This Fall, several VSAers, including Strategy Practice Lead Eric Martinez and Design Practice Lead Claudine Litman, are co-instructing the Cohort Leadership Program (CLP) at NYU’s Stern School of Business (ranked #5 nationally). In this required course for all freshmen at Stern, CLP teaches business leadership through the lens of design-thinking.
Today, more and more companies are embracing design-thinking, and many business schools recognize the need to prepare their students for this environment. NYU’s course equips students with the necessary skills to lead in today’s workforce by emphasizing design as a method for solving the toughest business problems.
The semester-long course is divided into two phases: (1) Design Thinking and (2) Career Exploration. VSA co-led the first phase during which students are taught to make observations about a challenge, form insights, craft creative catalysts, and explore and prototype solutions.
The course takes a 21st-century approach to the Socratic method, teaching students to ask provocative questions to stimulate novel solutions. Specifically, the course posits the challenge: How might we help college students make more conscious food choices?
To begin the design-thinking process, each student was tasked with conducting field research and interviewing five people about their food experiences. Their observations were divided into three parts:
1. Sustainability: The businesses, practices and processes that preceded their interviewees’ food decisions.
2. Nutrition: The motives and behaviors that led interviewees to make specific nutrition choices.
3. Food Waste: The environmental, economic and social impact of the packaging and food waste produced by their interviewees’ meals.
In classes led by VSA guest-teachers, students shared their field observations and were taught, through a series of facilitated exercises similar to those we use with our clients, to turn them into insights. The VSA teachers then taught students how to turn their insights into creative catalysts, or, provocative questions designed to inspire creative solutions. The students will use these catalysts as the basis for brainstorming. The course will conclude with students prototyping and pitching their ideas to a panel of judges.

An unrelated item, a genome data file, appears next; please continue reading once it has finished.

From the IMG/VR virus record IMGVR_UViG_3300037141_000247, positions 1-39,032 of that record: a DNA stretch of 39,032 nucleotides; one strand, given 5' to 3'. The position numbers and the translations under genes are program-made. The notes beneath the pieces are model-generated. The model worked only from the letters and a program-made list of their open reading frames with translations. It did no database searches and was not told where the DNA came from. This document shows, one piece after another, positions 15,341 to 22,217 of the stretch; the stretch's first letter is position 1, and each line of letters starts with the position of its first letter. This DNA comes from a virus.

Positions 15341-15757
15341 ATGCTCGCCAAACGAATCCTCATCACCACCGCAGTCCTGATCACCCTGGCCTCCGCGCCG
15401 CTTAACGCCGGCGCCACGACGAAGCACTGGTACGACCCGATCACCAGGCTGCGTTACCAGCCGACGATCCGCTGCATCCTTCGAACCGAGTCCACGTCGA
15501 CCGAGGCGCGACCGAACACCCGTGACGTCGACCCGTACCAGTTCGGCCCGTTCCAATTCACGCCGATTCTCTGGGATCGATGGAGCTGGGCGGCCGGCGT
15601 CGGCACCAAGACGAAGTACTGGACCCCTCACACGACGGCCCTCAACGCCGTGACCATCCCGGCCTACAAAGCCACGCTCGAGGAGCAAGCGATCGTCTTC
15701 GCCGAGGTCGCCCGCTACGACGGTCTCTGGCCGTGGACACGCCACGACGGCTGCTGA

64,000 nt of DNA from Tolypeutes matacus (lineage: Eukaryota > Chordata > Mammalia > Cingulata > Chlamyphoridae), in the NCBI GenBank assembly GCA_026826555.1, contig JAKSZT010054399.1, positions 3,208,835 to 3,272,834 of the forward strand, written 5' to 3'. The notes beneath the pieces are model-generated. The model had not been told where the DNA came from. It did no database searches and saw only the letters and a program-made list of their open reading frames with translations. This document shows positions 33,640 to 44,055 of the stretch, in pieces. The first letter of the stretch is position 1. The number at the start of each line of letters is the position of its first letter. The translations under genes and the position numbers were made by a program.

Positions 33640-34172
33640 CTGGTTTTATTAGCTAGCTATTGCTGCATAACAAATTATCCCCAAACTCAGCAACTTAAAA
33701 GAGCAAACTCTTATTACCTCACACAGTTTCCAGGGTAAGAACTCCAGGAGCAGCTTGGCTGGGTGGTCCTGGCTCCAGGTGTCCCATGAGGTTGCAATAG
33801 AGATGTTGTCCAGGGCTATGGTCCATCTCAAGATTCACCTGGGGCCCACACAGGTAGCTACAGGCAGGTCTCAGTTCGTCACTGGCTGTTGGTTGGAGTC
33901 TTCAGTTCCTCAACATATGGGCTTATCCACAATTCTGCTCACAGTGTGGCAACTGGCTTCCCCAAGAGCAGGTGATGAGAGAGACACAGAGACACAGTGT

Asked why he redesigned CLP with a focus on design thinking, NYU Stern Assistant Dean of Students Ashish Bhatia said, “Increasingly, business students will have to define and create their own roles in this dynamic age. And that requires a combination of analytical and creative thinking that is at the heart of a design-thinking approach.” When asked what he hoped the Stern class of 2020 would get out of CLP, Eric Martinez, VSA’s Strategy Practice lead said, “I hope the course helps them to become empathetic, innovative thinkers who recognize that design-thinking can make a massive impact on the world.”
For more than 30 years, VSA has actively advocated for design as a leadership competency in business. “Our most successful clients know how to ask provocative questions about what their companies stand for and where they could go in the future,” said Martinez. “Increasingly, they see design as the best means to answering those questions.”
Arming students with design-driven leadership skills will better equip them to enter the countless global companies that are adopting design-oriented cultures. As traditional business norms continue to be challenged, design is becoming an increasingly essential tool for the next generation of leaders.